His head began to ache in an unwonted manner, and, fancying himself weary by reason of the broken rests of the preceding nights, Oak decided to get up, open the slide, and then allow himself to fall asleep. He fell asleep, however, without having performed the necessary preliminary.

How long he remained unconscious Gabriel never knew. During the first stages of his return to perception peculiar deeds seemed to be in course of enactment. His dog was howling, his head was aching fearfully — somebody was pulling him about, hands were loosening his neckerchief.

On opening his eyes he found that evening had sunk to dusk in a strange manner of unexpectedness. The young girl with the remarkably pleasant lips and white teeth was beside him. More than this — astonishingly more — his head was upon her lap, his face and neck were disagreeably wet, and her fingers were unbuttoning his collar.

"Whatever is the matter?" said Oak, vacantly.

She seemed to experience mirth, but of too insignificant a kind to start enjoyment.

"Nothing now," she answered, "since you are not dead. It is a wonder you were not suffocated in this hut of yours."

"Ah, the hut!" murmured Gabriel. "I gave ten pounds for that hut. But I'll sell it, and sit under thatched hurdles as they did in old times, and curl up to sleep in a lock of straw! It played me nearly the same trick the other day!" Gabriel, by way of emphasis, brought down his fist upon the floor.

"It was not exactly the fault of the hut," she observed in a tone which showed her to be that novelty among women — one who finished a thought before beginning the sentence which was to convey it. "You should, I think, have considered, and not have been so foolish as to leave the slides closed."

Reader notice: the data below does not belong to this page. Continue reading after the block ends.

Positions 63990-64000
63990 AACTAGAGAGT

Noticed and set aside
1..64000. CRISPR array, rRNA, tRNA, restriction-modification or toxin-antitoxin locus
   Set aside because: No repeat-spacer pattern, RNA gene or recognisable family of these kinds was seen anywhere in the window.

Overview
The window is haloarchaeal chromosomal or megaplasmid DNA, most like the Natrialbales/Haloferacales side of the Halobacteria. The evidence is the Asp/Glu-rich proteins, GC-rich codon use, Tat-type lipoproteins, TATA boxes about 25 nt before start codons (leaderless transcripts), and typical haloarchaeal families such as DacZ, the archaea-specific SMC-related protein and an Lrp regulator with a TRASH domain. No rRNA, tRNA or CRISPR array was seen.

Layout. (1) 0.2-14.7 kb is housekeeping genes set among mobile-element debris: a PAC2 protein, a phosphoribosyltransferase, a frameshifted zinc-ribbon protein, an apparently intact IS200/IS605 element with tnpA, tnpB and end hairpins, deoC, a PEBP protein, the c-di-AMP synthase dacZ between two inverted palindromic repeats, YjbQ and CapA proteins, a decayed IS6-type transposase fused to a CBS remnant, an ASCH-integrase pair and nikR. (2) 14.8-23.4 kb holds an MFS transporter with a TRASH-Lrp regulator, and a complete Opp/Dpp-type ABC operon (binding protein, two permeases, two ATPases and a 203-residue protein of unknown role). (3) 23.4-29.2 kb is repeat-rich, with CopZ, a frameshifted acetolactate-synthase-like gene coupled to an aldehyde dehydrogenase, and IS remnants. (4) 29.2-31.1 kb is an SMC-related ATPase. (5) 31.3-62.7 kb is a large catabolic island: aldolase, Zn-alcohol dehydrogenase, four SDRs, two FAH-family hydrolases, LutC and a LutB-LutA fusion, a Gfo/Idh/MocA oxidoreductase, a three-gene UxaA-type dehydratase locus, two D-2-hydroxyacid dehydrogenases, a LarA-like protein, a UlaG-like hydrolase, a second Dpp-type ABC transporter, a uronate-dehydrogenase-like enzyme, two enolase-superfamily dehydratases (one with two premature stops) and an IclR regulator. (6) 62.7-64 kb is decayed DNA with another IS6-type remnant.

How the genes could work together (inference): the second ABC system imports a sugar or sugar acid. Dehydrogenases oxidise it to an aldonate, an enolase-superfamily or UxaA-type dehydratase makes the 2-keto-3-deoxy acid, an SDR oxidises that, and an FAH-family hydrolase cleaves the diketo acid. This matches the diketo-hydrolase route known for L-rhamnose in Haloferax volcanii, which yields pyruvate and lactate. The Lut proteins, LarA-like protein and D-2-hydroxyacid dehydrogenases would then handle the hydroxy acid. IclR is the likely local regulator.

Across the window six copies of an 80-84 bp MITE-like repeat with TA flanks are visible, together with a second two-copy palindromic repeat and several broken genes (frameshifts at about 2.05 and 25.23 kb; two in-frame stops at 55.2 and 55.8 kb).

"Yes I suppose I should," said Oak, absently. He was endeavouring to catch and appreciate the sensation of being thus with her, his head upon her dress, before the event passed on into the heap of bygone things. He wished she knew his impressions; but he would as soon have thought of carrying an odour in a net as of attempting to convey the intangibilities of his feeling in the coarse meshes of language. So he remained silent.

She made him sit up, and then Oak began wiping his face and shaking himself like a Samson. "How can I thank 'ee?" he said at last, gratefully, some of the natural rusty red having returned to his face.

"Oh, never mind that," said the girl, smiling, and allowing her smile to hold good for Gabriel's next remark, whatever that might prove to be.

"How did you find me?"

"I heard your dog howling and scratching at the door of the hut when I came to the milking (it was so lucky, Daisy's milking is almost over for the season, and I shall not come here after this week or the next). The dog saw me, and jumped over to me, and laid hold of my skirt. I came across and looked round the hut the very first thing to see if the slides were closed. My uncle has a hut like this one, and I have heard him tell his shepherd not to go to sleep without leaving a slide open. I opened the door, and there you were like dead. I threw the milk over you, as there was no water, forgetting it was warm, and no use."

"I wonder if I should have died?" Gabriel said, in a low voice, which was rather meant to travel back to himself than to her.

"Oh no!" the girl replied. She seemed to prefer a less tragic probability; to have saved a man from death involved talk that should harmonise with the dignity of such a deed — and she shunned it.